Never miss a story

Get subscribed to our newsletter


×
Climate change is an emergency. Pixabay

Almost two-thirds of over 1.2 million people surveyed worldwide have said that climate change is a “global emergency”, urging greater action to address the crisis, results from the biggest-ever climate poll revealed. Issued on Wednesday, the UN Development Programme (UNDP)’s “People’s Climate Vote” poll also showed that people supported more comprehensive climate policies to respond to the challenges, reports Xinhua news agency.

The survey covered 50 countries with over half the world’s population.


“The results of the survey clearly illustrate that urgent climate action has broad support amongst people around the globe, across nationalities, age, gender, and education level,” Achim Steiner, UNDP Administrator said in a news release.

Follow NewsGram on LinkedIn to know what’s happening around the world.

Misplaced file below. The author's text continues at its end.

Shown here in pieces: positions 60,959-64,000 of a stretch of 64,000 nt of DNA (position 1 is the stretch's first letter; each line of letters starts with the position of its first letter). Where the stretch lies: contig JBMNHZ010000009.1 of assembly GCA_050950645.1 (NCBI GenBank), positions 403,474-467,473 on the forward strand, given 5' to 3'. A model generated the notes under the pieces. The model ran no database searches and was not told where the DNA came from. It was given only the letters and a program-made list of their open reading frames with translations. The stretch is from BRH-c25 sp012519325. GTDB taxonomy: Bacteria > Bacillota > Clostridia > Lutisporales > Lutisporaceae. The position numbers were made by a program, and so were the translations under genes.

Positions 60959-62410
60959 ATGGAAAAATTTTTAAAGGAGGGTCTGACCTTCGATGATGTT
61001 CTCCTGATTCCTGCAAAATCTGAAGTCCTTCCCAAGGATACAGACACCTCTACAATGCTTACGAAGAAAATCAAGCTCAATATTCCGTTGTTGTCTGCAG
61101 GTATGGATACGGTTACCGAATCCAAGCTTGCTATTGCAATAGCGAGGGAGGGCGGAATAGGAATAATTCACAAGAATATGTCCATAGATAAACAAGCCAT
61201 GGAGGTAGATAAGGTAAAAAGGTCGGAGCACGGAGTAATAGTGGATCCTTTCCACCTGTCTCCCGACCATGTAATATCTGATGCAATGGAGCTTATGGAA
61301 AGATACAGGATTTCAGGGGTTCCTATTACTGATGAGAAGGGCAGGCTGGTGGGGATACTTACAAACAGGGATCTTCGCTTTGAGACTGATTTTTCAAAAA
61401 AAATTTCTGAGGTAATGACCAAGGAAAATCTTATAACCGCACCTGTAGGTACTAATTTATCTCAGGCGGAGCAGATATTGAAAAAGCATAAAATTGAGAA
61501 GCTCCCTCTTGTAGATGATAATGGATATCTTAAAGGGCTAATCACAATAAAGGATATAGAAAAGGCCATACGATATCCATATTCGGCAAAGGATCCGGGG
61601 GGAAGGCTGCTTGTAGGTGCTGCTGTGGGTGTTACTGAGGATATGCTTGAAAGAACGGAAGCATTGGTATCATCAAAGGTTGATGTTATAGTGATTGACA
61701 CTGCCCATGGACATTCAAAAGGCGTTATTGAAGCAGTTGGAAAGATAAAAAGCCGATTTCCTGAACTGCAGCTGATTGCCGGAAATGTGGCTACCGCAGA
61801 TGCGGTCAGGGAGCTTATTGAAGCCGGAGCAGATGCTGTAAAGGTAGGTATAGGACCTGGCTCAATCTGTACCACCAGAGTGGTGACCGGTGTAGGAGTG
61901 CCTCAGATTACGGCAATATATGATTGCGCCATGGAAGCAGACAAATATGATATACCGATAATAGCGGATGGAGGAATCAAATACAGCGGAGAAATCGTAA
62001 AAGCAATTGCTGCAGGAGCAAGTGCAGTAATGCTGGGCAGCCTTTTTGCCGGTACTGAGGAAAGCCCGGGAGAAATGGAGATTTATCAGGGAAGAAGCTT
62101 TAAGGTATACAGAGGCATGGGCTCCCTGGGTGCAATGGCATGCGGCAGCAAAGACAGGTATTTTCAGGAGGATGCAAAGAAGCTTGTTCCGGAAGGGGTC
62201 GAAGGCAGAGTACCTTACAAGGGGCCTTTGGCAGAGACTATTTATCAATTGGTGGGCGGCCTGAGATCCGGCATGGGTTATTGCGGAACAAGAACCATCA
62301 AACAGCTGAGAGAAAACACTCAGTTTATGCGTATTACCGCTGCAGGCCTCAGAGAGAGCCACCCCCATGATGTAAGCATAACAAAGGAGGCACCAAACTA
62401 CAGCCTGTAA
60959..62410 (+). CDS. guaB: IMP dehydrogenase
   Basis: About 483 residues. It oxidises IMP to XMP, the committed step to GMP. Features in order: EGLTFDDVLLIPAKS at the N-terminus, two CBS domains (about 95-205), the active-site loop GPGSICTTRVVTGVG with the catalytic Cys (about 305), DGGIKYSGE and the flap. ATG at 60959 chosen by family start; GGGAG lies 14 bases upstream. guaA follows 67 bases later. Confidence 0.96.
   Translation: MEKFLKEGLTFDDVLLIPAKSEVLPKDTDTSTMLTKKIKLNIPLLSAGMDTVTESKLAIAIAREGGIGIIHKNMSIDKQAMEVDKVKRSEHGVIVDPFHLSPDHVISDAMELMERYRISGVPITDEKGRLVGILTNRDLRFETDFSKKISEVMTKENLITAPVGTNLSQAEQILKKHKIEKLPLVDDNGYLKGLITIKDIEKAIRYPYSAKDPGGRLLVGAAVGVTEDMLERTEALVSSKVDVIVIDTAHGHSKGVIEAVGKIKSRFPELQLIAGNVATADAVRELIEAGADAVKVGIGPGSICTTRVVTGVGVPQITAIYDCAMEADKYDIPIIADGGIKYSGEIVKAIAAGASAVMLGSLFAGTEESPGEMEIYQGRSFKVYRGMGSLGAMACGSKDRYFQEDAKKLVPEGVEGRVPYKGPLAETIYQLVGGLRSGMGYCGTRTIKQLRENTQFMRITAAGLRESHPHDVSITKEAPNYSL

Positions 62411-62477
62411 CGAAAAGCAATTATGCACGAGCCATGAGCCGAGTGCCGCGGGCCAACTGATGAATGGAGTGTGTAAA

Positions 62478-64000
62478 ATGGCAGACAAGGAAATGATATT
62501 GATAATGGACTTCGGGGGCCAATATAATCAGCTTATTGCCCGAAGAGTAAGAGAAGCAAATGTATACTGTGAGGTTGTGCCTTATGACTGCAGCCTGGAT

The poll also showed how people want their policymakers to tackle the climate crisis.

“From climate-friendly farming to protecting nature, and investing in a green recovery from Covid-19, the survey brings the voice of the people to the forefront of the climate debate. It signals ways in which countries can move forward with public support as we work together to tackle this enormous challenge,” Steiner added.

The UNDP said that the poll was the world’s biggest survey ever of public opinion on climate change. It was conducted as countries prepare for negotiations at November’s COP26, the 26th session of the Conference of the Parties to the UN Framework Convention on Climate Change. The survey asked respondents if climate change was a global emergency and whether they supported 18 key climate policies across six action areas: economy, energy, transport, food and farms, nature, and protecting people.


People want their policymakers to tackle the climate crisis. Pixabay